David Rickels thinks he probably was at a buffet eating lo mein and crab rangoon when he got the call to fight lightweight champ Michael Chandler at Bellator 97. He knows he was 205 pounds.
Rickels isn’t big on living in the past or the future, but the present of that moment sticks in his memory.
“Initial shock factor was about a nine,” he told MMAjunkie.com Radio (www.mmajunkie.com/radio).
A winner in Bellator’s Season 8 lightweight tournament, Rickels (14-1 MMA, 8-1 BFC) stepped in for an injured Dave Jansen to meet Chandler (11-0 MMA, 8-0 BFC) on July 31 at Santa Ana Star Center in New Mexico. The title fight headlines the event’s main card on Spike following prelims on Spike.com.
Rickel’s shock wasn’t just that he would have to cut 50 pounds in a little more than a month to qualify for the bout, although that certainly wasn’t a pleasant thought. It was that he finally got the opportunity he’d been building for since staring MMA on a whim.
The 24-year-old lightweight, whose nickname is “Caveman,” is something of a goof when you talk to him, but he’s also serious about goals. When he started training, he made one to fight. Then he started fighting, and he made another to go pro. Then he went pro, and he targeted a contract with a major promotion.
Other than that, he’s kind of flying by the seat of his pants, which perhaps explains his binge on Asian cuisine and his joking manner.
“He’s got a pretty haircut; he slicks it over,” Rickels said when asked about Chandler. “He’s got a Dave and Buster’s sponsor. I would like some coins. I think that’s something where I could beat him up and maybe get some coins for Dave and Buster’s, so I can go to Kansas City and play some games. Because that’s what I’m all about.”
Whether his outlook translates into success against one of Bellator’s most successful and dominant fighters is something he’ll find out soon enough.
“I don’t look too far into the future,” he said. “I don’t know if that’s a good or bad thing. I guess 50 years from now, I’ll tell you if I had a good strategy. But I look at what’s next, and what’s right in front of me is a huge opportunity to take on Michael Chandler, to potentially end his streak, his onslaught, his massacre of the lightweight division, and I feel pretty good about myself.”
Rickels said he’s “probably the farthest thing from a grownup,” and doesn’t ever want to be one. Yet his life keeps marching toward adulthood. In training camp for Chandler, he found out that his longtime girlfriend was pregnant. He recently started looking for houses after socking away enough cash for a down payment. And he moved, temporarily, to the American Kickboxing Academy in San Jose, Calif., where some of the most serious mixed martial artists on the planet train.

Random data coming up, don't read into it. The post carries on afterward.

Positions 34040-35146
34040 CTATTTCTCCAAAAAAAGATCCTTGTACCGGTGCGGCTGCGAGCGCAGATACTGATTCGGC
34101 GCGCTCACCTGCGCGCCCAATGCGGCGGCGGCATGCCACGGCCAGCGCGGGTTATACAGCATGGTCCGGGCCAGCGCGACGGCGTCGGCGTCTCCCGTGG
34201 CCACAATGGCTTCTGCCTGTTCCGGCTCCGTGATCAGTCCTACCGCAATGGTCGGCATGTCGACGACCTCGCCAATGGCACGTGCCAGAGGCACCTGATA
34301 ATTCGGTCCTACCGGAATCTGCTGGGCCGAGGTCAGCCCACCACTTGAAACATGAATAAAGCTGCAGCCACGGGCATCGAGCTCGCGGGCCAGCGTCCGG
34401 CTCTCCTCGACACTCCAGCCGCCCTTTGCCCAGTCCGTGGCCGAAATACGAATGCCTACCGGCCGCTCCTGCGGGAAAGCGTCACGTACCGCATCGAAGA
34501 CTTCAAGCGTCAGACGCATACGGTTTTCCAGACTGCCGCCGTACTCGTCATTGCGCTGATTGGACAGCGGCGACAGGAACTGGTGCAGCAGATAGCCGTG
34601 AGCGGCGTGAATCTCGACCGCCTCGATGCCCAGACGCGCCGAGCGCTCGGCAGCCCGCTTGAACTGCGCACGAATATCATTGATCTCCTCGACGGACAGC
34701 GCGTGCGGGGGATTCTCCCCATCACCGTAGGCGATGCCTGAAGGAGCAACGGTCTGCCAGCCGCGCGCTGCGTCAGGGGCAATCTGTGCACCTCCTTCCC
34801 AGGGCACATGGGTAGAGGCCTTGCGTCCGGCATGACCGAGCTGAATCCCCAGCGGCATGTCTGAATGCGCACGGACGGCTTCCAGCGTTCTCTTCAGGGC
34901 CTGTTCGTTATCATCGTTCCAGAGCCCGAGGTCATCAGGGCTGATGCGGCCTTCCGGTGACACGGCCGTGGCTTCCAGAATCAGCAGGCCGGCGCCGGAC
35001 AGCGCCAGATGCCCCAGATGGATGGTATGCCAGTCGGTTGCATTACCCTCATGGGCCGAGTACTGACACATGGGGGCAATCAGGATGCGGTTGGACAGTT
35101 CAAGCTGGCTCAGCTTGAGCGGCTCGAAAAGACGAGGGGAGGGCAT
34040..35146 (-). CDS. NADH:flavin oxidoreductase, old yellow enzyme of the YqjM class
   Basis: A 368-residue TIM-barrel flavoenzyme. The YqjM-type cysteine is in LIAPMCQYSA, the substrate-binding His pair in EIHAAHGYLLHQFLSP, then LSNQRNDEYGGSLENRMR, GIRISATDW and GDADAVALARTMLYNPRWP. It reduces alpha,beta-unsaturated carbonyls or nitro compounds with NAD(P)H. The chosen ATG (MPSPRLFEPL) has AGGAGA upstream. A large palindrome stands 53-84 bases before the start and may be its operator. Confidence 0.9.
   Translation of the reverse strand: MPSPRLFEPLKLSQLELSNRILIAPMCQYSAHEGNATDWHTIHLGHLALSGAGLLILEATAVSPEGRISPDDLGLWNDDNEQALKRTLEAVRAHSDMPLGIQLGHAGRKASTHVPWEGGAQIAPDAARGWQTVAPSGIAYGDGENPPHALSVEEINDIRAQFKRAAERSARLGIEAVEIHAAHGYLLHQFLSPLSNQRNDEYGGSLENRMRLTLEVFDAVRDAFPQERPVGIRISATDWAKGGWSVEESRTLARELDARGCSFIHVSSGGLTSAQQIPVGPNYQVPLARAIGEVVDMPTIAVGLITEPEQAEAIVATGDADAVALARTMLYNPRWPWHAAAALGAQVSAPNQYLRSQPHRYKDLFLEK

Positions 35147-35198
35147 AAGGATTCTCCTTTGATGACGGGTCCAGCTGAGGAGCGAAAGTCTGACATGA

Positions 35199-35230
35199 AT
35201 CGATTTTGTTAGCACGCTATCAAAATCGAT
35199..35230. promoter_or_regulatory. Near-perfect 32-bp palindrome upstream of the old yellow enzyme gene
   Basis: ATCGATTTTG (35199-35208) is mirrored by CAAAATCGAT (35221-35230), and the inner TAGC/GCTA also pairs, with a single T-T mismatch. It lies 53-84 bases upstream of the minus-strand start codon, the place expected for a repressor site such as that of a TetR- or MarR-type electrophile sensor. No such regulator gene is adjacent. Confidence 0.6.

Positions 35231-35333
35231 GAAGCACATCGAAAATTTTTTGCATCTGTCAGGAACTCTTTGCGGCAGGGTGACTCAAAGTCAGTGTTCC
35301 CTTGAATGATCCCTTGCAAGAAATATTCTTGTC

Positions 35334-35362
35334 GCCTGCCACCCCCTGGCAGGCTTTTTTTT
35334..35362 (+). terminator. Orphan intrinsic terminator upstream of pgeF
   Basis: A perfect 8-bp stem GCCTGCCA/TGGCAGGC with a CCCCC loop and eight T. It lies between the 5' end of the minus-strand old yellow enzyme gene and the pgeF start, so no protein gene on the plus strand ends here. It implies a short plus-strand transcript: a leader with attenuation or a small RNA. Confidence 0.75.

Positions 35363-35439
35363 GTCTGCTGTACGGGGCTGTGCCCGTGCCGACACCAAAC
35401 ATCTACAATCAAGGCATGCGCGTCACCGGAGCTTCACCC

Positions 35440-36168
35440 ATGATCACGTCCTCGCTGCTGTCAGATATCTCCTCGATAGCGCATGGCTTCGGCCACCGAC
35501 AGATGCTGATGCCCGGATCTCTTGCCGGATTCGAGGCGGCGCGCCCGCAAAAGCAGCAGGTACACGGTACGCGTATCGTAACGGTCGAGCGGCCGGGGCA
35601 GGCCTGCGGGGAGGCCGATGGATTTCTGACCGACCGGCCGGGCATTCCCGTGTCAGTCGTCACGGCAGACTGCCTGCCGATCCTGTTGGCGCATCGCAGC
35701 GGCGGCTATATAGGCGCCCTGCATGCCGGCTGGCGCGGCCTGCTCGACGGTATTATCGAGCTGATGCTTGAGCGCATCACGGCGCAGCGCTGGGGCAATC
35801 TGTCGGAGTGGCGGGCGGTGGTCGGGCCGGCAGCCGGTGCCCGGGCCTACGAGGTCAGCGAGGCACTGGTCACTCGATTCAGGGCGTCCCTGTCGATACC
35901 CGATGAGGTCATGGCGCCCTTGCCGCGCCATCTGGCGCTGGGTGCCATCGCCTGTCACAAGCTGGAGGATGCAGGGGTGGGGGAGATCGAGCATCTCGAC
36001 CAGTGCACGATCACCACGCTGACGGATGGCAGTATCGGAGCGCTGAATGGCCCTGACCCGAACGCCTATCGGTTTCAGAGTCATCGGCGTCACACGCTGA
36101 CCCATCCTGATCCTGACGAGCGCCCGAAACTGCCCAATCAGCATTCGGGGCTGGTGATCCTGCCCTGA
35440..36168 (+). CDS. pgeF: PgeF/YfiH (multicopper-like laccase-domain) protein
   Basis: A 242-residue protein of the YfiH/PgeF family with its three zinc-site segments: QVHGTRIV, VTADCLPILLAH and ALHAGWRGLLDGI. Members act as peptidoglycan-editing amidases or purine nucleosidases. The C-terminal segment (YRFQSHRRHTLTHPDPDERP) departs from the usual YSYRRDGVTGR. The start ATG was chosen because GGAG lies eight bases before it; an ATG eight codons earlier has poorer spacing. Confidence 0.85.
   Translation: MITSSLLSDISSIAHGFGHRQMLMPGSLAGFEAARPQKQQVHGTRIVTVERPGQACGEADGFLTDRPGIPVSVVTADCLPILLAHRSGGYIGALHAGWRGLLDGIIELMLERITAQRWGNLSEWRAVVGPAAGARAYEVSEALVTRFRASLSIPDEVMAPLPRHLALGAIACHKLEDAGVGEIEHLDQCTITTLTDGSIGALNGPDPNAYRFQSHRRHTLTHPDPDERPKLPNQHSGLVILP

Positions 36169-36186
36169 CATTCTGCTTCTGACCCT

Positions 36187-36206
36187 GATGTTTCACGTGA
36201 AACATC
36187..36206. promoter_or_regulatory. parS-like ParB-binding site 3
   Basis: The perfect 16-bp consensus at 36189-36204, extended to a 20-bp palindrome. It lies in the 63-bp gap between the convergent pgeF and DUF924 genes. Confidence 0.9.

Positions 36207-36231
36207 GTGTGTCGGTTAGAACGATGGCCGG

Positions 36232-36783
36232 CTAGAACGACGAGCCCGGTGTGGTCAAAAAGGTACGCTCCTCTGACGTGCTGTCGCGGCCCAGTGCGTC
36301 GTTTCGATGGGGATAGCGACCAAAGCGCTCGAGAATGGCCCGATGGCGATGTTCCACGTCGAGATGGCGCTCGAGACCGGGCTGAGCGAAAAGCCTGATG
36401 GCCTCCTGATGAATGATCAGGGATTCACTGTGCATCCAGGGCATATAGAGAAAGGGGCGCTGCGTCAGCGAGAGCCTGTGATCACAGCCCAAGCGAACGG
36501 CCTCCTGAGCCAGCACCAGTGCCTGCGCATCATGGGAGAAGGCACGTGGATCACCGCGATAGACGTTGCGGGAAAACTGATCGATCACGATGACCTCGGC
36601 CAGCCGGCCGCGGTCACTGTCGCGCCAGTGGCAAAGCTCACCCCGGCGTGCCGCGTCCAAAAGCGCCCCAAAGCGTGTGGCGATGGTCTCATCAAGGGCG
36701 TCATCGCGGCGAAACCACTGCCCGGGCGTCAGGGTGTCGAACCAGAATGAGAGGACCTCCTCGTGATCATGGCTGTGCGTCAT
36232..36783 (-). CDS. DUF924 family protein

“I thought I’d spend all my money on booze and vacations, but I’m doing the responsible thing,” Rickels said. “I’m evolving.”
It’s something a “Caveman” should do, after all, however surprising it might be. And if he wins the title, things are bound to get even more serious. Already he’s noticed a different in the money he’s going to make from sponsors, having doubled the $2,000 he usually makes for fights. And he’s bound to get more backing from Bellator, which actively promotes its champions through appearances at events like this week’s Comic Con.
But he’s not thinking too much about that part of things right now. It’s time to focus on beating Chandler, who remains undefeated after 11 fights and recently defended his title with a second-round submission of former Olympic judo player Rick Hawn.
“Now, my goal is to take a championship,” Rickels said. “I like to push myself. More than just the money, (it’s) proving to myself (that) all these hard work and hours. It would mean a lot to me emotionally to pull off this type of victory (and) put myself on the stage I believe I belong as far as skill and talent goes.”
He’s rubbed shoulders with men on that type of stage at AKA, where fighters such as Josh Thomson, Jon Fitch and Tyson Griffin reside, so he can see what his future could look like. If he’s looking, which he’s not.
“Definitely, I feel like this is one of the biggest fights of my life,” Rickels said. “I’m just a little barbarian trying to slay a dragon.”
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